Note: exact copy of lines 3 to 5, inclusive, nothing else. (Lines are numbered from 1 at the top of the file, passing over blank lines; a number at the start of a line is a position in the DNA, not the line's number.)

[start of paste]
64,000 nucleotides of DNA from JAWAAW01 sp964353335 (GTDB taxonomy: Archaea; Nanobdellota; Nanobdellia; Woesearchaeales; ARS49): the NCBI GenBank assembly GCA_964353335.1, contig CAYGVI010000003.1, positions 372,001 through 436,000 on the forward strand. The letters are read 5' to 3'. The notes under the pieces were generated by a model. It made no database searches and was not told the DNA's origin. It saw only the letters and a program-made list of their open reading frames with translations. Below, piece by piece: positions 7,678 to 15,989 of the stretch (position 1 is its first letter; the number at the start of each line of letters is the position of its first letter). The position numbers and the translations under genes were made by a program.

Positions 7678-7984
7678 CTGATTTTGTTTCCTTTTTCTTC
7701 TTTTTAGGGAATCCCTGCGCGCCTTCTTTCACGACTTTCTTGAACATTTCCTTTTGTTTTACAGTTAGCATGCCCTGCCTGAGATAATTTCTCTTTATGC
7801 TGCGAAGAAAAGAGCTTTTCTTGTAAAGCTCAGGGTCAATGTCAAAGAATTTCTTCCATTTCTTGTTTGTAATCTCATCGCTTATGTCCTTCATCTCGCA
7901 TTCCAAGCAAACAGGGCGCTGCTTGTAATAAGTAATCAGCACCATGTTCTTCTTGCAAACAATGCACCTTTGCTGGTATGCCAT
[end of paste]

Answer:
7678 CTGATTTTGTTTCCTTTTTCTTC
7701 TTTTTAGGGAATCCCTGCGCGCCTTCTTTCACGACTTTCTTGAACATTTCCTTTTGTTTTACAGTTAGCATGCCCTGCCTGAGATAATTTCTCTTTATGC
7801 TGCGAAGAAAAGAGCTTTTCTTGTAAAGCTCAGGGTCAATGTCAAAGAATTTCTTCCATTTCTTGTTTGTAATCTCATCGCTTATGTCCTTCATCTCGCA